Allowing for non-invasive and cheap detection of elusive species, identifying animals through sound, especially birds and frogs, is becoming increasingly popular, particularly in habitats where visual observation is difficult or even impossible. In December 2018, the addition of Xeno-canto—a long-term collaborative bird song project—doubled the number of audio-enabled records in GBIF.
In a new article, a researcher from Germany reviews the current state of acoustic profiling of another group of singers: Orthoptera, known for the sounds produced by rubbing wings and/or legs together. While this insect order of grasshoppers, locusts and crickets has many species with specific songs reliable for classification, availability and accessibility of Orthoptera song recordings in general is extremely limited.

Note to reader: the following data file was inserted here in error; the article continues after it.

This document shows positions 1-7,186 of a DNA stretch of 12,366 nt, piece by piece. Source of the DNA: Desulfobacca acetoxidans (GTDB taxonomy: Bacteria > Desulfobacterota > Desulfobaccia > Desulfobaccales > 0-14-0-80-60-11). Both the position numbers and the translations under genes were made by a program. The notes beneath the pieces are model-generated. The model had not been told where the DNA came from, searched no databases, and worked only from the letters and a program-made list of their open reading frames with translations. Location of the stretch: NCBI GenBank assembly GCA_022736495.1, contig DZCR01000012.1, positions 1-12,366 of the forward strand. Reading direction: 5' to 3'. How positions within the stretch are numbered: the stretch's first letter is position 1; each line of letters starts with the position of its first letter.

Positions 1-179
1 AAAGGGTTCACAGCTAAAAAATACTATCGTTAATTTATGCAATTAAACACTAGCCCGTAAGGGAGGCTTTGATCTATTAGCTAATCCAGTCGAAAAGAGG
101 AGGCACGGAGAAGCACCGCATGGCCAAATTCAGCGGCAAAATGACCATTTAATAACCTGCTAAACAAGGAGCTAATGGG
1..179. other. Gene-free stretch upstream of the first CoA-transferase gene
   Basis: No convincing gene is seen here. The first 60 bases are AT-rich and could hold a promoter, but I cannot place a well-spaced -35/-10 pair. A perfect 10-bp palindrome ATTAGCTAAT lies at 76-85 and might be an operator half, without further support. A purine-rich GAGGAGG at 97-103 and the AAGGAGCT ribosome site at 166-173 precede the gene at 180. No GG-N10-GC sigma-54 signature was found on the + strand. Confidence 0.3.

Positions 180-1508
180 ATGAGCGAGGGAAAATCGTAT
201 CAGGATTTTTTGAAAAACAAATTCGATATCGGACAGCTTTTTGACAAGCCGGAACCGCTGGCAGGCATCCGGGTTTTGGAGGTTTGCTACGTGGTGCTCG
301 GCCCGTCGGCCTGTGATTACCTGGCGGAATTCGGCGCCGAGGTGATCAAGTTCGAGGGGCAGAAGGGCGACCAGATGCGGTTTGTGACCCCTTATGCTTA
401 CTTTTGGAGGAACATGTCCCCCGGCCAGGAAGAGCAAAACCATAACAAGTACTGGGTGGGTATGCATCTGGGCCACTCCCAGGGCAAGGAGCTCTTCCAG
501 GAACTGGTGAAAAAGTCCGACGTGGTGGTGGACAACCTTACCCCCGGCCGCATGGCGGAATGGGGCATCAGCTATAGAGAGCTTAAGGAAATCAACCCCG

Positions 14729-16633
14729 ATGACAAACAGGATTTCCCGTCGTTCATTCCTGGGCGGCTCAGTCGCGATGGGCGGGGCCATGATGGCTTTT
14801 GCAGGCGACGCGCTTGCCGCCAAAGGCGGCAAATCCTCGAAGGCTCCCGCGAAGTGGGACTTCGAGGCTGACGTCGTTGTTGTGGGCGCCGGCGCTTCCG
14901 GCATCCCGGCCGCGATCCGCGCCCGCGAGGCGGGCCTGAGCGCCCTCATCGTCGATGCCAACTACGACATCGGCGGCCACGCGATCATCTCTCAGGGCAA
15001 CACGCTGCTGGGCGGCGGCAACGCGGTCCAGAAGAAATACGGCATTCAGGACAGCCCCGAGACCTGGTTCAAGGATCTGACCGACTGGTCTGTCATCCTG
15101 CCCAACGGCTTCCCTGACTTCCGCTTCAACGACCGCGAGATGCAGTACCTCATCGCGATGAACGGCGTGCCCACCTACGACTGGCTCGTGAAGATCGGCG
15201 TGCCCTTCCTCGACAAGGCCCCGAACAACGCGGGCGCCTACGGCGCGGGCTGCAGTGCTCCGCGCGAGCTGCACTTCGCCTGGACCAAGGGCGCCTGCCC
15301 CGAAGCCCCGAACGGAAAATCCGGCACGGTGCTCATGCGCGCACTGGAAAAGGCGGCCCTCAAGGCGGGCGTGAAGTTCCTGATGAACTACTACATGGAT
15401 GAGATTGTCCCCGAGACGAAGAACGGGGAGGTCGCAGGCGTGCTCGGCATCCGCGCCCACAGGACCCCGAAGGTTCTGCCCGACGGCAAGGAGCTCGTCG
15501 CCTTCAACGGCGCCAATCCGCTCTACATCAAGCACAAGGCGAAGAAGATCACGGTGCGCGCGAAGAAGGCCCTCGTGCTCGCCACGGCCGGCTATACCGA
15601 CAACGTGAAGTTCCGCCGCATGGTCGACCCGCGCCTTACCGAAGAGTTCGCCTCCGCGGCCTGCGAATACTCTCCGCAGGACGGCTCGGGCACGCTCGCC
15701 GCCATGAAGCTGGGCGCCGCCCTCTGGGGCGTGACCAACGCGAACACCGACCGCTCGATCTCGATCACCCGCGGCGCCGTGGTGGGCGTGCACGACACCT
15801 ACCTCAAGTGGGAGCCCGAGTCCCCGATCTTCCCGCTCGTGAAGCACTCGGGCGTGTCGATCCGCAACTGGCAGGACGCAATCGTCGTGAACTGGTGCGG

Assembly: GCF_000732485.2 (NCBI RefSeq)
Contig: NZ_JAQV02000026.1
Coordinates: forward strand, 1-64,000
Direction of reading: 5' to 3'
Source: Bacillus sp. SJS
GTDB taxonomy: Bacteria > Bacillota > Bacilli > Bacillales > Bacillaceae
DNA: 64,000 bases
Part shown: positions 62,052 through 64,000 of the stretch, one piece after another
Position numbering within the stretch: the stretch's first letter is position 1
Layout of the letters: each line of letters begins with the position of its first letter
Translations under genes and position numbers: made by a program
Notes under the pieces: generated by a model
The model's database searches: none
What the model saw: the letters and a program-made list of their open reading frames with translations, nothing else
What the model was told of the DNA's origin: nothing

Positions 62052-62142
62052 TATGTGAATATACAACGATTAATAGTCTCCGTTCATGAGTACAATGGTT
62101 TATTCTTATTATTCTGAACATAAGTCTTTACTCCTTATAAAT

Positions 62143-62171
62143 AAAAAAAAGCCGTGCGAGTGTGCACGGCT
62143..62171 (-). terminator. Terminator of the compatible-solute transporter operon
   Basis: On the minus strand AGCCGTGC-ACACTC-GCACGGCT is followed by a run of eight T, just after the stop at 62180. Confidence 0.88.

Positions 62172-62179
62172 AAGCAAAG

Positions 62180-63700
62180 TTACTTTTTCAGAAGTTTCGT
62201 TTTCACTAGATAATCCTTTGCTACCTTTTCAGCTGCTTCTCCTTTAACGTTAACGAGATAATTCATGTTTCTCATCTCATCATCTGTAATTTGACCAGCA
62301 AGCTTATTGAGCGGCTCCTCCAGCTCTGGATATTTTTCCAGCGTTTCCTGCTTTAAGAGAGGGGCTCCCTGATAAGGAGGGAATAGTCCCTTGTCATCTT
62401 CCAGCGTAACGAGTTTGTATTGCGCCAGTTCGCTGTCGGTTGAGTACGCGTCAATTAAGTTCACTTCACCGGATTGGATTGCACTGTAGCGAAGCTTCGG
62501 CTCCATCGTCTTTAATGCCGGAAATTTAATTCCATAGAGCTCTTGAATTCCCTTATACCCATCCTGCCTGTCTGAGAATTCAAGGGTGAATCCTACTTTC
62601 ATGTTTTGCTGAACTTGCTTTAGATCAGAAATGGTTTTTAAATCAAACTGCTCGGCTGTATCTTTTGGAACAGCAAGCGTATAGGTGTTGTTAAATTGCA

In GBIF, Orthoptera occurrence records with associated audio derive mainly from the Zoological Research Museum Alexander König—in particular DORSA (Digitized Orthoptera Specimens Access)—but also the Borror Lab of Bioacoustics (BLB) at Ohio State University. While Orthoptera records with sound are scarce compared to vertebrates, the number of available records has increased by more than 50 per cent since the publication of the article.
The author points to passive acoustic monitoring as a potential means of increasing sound data available, but this will require a data warehouse for bioacoustic data. Automatic classification and identification of records may necessitate novel acoustic profiling algorithms, or existing methods already employed in human speech recognition may be the way forward.